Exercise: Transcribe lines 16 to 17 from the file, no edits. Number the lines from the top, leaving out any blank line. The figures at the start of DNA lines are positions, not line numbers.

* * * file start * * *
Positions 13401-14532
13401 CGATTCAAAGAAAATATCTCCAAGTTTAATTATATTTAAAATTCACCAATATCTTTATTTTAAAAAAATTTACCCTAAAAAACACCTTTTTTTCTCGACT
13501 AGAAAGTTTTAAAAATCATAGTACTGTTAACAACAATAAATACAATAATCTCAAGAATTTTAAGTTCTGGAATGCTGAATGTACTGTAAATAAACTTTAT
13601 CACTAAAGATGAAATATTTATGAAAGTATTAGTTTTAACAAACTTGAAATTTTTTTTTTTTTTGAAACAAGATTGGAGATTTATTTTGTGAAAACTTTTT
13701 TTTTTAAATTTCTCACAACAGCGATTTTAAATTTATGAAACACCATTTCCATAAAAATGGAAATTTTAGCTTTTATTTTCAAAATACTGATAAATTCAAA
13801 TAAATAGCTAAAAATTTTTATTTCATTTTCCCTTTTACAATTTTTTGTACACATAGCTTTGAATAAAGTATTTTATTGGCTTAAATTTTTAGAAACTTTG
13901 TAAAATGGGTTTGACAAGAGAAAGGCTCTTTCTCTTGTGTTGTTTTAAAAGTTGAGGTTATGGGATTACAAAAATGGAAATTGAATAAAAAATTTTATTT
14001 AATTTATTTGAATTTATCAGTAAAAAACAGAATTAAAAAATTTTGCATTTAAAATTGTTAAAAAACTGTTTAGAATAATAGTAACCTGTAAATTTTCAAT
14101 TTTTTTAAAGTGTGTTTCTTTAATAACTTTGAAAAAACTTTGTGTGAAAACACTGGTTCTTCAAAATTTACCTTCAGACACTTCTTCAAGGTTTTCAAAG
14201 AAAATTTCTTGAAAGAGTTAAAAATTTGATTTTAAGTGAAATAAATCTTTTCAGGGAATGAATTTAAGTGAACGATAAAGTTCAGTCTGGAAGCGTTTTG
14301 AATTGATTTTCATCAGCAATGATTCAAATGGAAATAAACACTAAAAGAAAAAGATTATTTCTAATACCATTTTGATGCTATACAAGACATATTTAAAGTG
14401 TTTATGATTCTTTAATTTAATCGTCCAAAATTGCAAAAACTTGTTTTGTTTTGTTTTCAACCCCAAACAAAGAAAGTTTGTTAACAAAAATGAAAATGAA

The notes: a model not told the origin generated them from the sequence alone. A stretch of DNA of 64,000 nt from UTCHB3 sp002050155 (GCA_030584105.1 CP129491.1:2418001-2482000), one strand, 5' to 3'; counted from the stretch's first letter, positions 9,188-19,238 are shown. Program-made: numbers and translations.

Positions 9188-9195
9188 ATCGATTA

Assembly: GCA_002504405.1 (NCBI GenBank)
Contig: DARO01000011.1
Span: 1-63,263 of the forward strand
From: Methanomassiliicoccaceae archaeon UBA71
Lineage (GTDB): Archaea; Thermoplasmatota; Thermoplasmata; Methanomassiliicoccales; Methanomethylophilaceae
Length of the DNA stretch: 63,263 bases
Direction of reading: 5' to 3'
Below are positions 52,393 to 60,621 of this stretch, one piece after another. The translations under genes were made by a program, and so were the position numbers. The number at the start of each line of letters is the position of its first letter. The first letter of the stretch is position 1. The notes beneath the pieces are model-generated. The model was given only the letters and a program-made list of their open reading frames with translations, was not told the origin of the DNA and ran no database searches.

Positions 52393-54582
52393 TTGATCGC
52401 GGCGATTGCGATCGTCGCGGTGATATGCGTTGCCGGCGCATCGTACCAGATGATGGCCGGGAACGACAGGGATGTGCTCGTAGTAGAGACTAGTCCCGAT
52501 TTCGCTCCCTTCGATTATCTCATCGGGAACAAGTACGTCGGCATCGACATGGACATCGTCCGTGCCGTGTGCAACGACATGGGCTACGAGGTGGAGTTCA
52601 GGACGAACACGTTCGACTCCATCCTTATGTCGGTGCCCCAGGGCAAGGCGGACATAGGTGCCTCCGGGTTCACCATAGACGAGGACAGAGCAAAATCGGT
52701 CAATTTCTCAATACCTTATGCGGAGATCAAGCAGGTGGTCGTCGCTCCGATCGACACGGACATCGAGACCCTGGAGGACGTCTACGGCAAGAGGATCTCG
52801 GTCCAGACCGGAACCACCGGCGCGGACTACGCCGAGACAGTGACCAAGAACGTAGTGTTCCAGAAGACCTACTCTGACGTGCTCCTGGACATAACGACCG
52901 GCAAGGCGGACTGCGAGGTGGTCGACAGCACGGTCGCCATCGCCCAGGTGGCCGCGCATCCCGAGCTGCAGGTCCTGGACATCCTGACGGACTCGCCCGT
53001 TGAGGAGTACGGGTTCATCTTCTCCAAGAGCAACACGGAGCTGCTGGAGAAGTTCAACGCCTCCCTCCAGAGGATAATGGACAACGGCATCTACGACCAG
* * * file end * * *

Assembly: GCA_002504405.1 (NCBI GenBank)
Contig: DARO01000011.1